I have uploaded new Distance Coloring plug-in files to jlb.ulb. These are similar in concept to Orbit Traps: for each iteration, as the z associated with a pixel moves in the complex plane, information can be accumulated about distances. Afterwards this information is used to calculate an index into the gradient for coloring. See a sample image and a upr in the following post.
Load the upr in the following post into UltraFractal to follow along. This upr has 16 layers, each with the same divergent formula (a simple Julia), the same smooth gradient (gold to brown), and the same location and magnification. Each layer colors the formula differently. The top layer is the standard Smooth (Mandelbrot) coloring for comparison.
Experiment by making changes in these examples.
As with all the UF formulas, you don’t need to understand the details to make interesting fractals.
In the Accumulation Phase, zz is chosen from among z, z-z_prev, z/z_prev, z-pixel, and z/pixel. Here z_prev is the previous value of z. Then, optionally, zz may be replaced by F(azz), where F is one of the built-in functions (like sin or log) and “a” is a parameter. This zz is used for distance calculations.
Next is the distance method. It calculates a distance, d.
All of the iterations may be used, or just some of them. I describe various distance methods below.
Note that in the Final phase, “How to color,” the first six possibilities only use specific distances: First, Last, Smallest, Largest, Distance Range (Largest-Smallest), and Distance Ratio (Largest/Smallest). These are floats rather than complex values.
The remaining six possibilities use averages, and there are more possibilities. The averages may be weighted. Positive values of p give more weight to later iterations; negative values of p give more weight to earlier iterations; p of zero weights all iterations the same.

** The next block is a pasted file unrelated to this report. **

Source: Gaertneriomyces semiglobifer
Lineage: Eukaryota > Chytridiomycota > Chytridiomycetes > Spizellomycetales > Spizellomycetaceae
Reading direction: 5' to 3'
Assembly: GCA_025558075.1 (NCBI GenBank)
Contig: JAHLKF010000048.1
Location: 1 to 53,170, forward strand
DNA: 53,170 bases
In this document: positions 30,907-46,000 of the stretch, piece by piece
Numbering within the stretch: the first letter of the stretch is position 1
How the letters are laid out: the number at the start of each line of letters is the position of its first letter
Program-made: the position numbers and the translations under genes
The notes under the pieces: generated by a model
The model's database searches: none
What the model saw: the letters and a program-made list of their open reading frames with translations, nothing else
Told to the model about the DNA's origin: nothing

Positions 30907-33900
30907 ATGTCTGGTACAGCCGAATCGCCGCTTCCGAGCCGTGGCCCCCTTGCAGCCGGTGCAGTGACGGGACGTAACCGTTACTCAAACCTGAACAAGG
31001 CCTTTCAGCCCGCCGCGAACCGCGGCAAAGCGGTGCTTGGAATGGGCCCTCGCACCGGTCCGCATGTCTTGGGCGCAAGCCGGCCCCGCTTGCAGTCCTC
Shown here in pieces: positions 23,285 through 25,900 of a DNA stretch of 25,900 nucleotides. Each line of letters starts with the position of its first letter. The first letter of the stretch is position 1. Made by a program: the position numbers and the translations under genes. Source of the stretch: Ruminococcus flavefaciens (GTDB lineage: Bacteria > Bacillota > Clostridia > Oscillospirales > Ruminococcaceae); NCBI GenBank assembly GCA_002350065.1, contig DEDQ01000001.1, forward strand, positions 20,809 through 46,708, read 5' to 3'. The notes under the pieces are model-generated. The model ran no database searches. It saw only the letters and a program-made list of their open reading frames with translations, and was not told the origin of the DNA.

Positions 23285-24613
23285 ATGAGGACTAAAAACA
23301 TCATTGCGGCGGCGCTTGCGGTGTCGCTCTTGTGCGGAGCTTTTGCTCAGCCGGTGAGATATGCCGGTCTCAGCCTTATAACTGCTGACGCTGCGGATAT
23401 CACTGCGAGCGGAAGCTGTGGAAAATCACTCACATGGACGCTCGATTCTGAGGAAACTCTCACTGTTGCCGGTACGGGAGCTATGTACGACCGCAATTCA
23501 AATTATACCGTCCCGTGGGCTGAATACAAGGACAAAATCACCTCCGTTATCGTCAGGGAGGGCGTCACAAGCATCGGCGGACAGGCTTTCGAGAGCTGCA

For these final six possibilities, each distance d may be used, or the multiplied values dzz or dG(bzz), where G is one of the built-in functions (like sin or log) and “b” is a parameter. If the multipliers are used, the result is a complex value and other averages are possible. See below for the averages
After the averages, two final smooths are possible to mimic the standard colorings of Smooth (Mandelbrot) and Triangle Inequality Average, though they may give interesting shapes for other formulas.
Finally, after an answer is calculated, it or its reciprocal may be used for the index into the gradient.
(Note: It’s not necessary to know the mathematics to use the formulas!)
Assume that N of the iterations were used.
Arithmetic Average: Add up all the distances and divide by N.
Geometric Average: Multiply all the distances together and take the Nth root.
Harmonic Average: Add up the reciprocals of all the distances, divide by N, and take the reciprocal.
Standard Deviation: Add up the squares of (distance minus Arithmetic Average) and divide by N.
Coefficient of Variation: Divide the standard deviation by the Arithmetic Average.
Fractal Dimension: Divide the standard deviation by the Distance Range.
Circles: Use from one to five circles, each defined by its center and size (radius). Color using only iterations with zz inside one or more circles, or outside one or more circles, as specified. If inside, use the smallest distance to a circle center. If outside, use the largest distance. A circle shape of 2 gives normal round circles; shape less than 2 makes them pointy; shape more than 2 makes them squarer. For inside, a positive power emphasizes iterations closer to the center(s); negative power emphasizes iterations farther from the center(s). For outside, the reverse is true.
Exponential smoothing: Distance is calculated as in the standard versions in standard.ucl and standard.ulb, except for the scale parameter.
Lines: Use one or two lines. Each line is defined by a point on the line and an angle. Color using iterations only on the positive or negative side of the line or lines, as specified. Distances from the line(s) are calculated using a scale and a power. A positive power emphasizes iterations farther from the line(s); a negative power emphasizes iterations closer to the line(s).
Quadrant: The plane is divided into four quadrants depending on the center point and an angle. Color using only iterations with zz in the specified quadrant. Distances are calculated based on one of many combinations of the real and imaginary parts of zz, relative to the quadrant center and angle.
Simple: Distances are calculated based on one of many combinations of the real and imaginary parts of zz.
Square: A square is defined by its center and its side length. Color using only iterations with zz inside or outside the square, as specified. For inside, a positive power emphasizes iterations closer to the center; a negative power emphasizes iterations farther from the center. For outside, the reverse is true.
TIA Distance: Distance is calculated as in the standard versions in Standard.ucl and Standard.ulb. Sometimes the TIA final smooth is useful.
Trap: This is a wrapper for using one of the TrapShape distance calculating plug-ins. These can be found in ck.ulb, dmj5.ulb, kcc5.ulb, mhb.ulb, mmf.ulb, mt.ulb, reb.ulb, rkb.ulb, sam.ulb, and standard.ulb.